April 22, 2015 Healthy Living

The Risks of Binge Drinking and Tanning Beds

Spring is traditionally a time of celebration for students that is marked by graduations, parties, and proms. But these annual rites of passage often strike fear in the hearts of parents because of the potential perils involved. Two of these perils – tanning and binge drinking – can pose serious health hazards with potentially long-lasting—even fatal—effects, so it’s important to learn the truth about these risky behaviors and how to protect yourself or your child. As your child gets older and asserts more independence, having an open dialogue about these issues will ensure that he or she learns about safety from you, instead of from his or her friends, who might be misinformed.

How Is Tanning Dangerous?

Many people consider a tan to be a sign of robust health, but in fact, that healthy-looking glow is a bad sign. Whether you acquire a tan on the beach, through indoor use of a tanning bed, booth, or sunlamp, or through incidental exposure to ultraviolet (UV) light, you are damaging your skin. Over time and with repeated exposure, this damage can lead to wrinkles, brown spots, loss of skin elasticity, and skin cancer, the most common form of cancer in the United States. What’s more, the Skin Cancer Foundation reports that worldwide, the number of cases of skin cancer due to tanning is higher than the number of cases of lung cancer due to smoking. According to the U.S. Food and Drug Administration, tanning can also cause immune suppression, eye damage, and allergic reactions.

Tanning Bed Facts

Indoor tanning – using tanning beds, booths, or sun lamps – is quite prevalent, especially among young people, despite the fact that annually, more than 419,000 new skin cancer cases are attributed to the practice. Indeed, research cited by the Skin Cancer Foundation and the Centers for Disease Control (CDC) indicates that 55 percent of college students, 13 percent of all high school students, and 32 percent of 12th grade girls have tanned indoors.

Since the advent of indoor tanning devices, many misconceptions have arisen about their safety. Let’s clear up any myths by looking at the facts below.

Indoor tanning is not safer than suntanning. Proponents of indoor tanning often downplay the risks, claiming that these devices are safer than suntanning because the exposure time and UV light intensity can be controlled. However, the sun lamps used in indoor tanning may be more dangerous than natural sunlight because UV exposure indoors is constant, regardless of cloud cover, time of day, or the season. In fact, studies show that those who tan indoors are 74 percent more likely to develop melanoma, the deadliest form of skin cancer, than those who have never tanned indoors. And according to the CDC, people who start tanning at 35 or younger have a 59 percent higher risk of melanoma. Bottom line? Any form of tanning can be dangerous to your health.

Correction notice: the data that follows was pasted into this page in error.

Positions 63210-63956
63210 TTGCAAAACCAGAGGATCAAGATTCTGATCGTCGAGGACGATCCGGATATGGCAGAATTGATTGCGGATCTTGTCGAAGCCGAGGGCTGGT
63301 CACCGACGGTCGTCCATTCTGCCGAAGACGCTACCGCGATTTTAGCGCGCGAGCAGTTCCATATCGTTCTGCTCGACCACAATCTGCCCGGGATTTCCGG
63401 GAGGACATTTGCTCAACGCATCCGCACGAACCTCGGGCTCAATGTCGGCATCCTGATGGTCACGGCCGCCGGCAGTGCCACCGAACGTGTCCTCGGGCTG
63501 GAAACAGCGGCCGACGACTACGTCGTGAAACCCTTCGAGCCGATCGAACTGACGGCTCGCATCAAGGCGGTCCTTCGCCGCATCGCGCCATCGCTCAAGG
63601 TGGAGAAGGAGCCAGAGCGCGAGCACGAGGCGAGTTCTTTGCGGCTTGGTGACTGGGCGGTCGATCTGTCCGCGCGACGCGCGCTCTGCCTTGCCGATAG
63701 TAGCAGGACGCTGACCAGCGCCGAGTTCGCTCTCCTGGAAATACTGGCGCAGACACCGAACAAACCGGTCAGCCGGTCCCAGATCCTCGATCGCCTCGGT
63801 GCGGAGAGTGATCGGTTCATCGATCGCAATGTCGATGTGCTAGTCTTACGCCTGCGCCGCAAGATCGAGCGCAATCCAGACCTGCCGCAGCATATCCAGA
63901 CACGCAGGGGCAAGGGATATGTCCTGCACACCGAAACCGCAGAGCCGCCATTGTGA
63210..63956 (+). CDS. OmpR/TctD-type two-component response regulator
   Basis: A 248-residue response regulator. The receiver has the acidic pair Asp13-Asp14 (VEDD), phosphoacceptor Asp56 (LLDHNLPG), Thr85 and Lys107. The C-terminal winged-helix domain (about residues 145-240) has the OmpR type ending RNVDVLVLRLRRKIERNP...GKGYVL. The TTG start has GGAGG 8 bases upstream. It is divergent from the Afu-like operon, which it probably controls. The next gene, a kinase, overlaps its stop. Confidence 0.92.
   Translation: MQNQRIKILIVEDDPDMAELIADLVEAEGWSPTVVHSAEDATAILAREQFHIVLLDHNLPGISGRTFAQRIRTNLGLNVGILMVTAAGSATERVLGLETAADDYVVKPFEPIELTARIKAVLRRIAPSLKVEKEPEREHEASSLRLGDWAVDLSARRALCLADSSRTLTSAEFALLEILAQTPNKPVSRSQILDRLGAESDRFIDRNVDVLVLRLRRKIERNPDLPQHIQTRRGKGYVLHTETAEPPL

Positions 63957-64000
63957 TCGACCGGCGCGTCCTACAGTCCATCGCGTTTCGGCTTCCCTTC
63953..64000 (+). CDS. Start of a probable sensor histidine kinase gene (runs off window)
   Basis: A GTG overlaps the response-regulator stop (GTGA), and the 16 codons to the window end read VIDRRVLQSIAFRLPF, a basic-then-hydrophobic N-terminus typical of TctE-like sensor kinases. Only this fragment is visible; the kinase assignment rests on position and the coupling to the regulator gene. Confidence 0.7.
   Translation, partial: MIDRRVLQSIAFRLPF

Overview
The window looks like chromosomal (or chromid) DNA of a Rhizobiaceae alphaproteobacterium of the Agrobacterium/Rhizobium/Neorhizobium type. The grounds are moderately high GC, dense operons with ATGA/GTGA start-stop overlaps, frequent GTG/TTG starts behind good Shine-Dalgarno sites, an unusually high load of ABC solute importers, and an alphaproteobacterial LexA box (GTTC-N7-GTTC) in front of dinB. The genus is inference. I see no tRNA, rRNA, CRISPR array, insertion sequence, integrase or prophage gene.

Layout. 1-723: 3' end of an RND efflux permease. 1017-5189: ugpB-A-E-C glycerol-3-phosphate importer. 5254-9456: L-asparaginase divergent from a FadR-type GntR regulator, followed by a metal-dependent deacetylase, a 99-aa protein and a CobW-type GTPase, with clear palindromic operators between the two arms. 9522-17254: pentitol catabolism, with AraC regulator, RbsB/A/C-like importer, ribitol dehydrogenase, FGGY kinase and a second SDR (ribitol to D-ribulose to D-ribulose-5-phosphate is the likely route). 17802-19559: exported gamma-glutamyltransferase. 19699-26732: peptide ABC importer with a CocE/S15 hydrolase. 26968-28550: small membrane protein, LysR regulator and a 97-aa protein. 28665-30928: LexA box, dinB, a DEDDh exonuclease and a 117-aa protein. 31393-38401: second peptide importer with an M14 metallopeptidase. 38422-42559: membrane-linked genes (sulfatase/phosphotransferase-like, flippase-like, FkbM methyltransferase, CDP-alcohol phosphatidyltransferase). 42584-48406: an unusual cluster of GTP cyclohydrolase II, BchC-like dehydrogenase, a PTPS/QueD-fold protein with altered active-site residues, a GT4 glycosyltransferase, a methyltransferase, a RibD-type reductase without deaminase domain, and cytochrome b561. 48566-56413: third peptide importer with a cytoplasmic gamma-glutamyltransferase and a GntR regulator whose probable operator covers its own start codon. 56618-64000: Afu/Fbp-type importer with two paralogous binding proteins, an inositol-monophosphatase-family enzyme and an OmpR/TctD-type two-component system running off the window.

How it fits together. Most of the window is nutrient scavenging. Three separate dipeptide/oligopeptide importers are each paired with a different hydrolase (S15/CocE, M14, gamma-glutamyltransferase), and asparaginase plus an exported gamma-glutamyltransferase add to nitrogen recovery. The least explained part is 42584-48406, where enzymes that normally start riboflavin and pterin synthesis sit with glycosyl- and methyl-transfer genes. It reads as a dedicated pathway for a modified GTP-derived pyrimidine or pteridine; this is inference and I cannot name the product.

A base tan does little to protect you. A tan is a visual sign of damage to your skin, and it does little to protect you from further damage. In fact, people who use indoor tanning devices may be more prone to developing a sunburn.

Indoor tanning is not a safe way to boost vitamin D levels. Any use of tanning beds or similar devices increases the risk of skin cancer. Most people can get all the vitamin D they need from incidental sun exposure and a balanced diet that includes dairy products, breads, fish, and eggs.

Certain indoor tanning practices pose the greatest health risk. Those who use tanning beds without wearing protective goggles are risking serious eye injury, including cancer and cataracts. Tanning for the maximum time recommended for a particular tanning bed during your first session, or failing to observe the recommended exposure times for your skin type, can result in a painful sunburn. Some medications and certain cosmetics can make your skin extremely sensitive to UV light, so be sure to consult your physician or pharmacist.


According to the Skin Cancer Foundation, the best advice on tanning, regardless of age, gender, or ethnic background, is to “go with your own glowand avoid UV exposure when possible, whether from natural sunlight or indoor tanning devices. You can protect your skin from the sun by limiting your time outdoors between the hours of 10 a.m. and 4 p.m., wearing protective clothing including UV-blocking sunglasses and a wide-brimmed hat, and using a broad-spectrum sunscreen with an SPF of 15+ (or SPF 30+ if you plan to be outdoors for an extended time).

Binge Drinking

While students often equate graduation and prom celebrations with non-stop fun and socializing, things can quickly turn dangerous – and sometimes deadly – as a result of binge drinking. CDC studies show that binge drinking is the most common form of alcohol consumption among youth, accounting for 90 percent of the alcohol consumed by those younger than 21. Combine that statistic with National Highway Traffic Safety Administration research indicating that historically, 21 to 30 percent of the alcohol-related traffic fatalities in youth younger than 21 occur during prom and graduation season, and it’s clear that this time of year is fraught with risk.

What Is Binge Drinking?

Binge drinking is defined by the National Institute on Alcohol Abuse and Alcoholism as a pattern of alcohol consumption that brings the percentage of alcohol in the bloodstream – referred to as the blood alcohol concentration (BAC) level – to 0.08 percent or higher. In men, this level translates to five or more drinks consumed on a single occasion, generally within two hours. In women, this level corresponds to an intake of four or more drinks over the same period of time. The definition of one drink varies according to the type of beverage. The CDC considers the following to be a “standard drink”: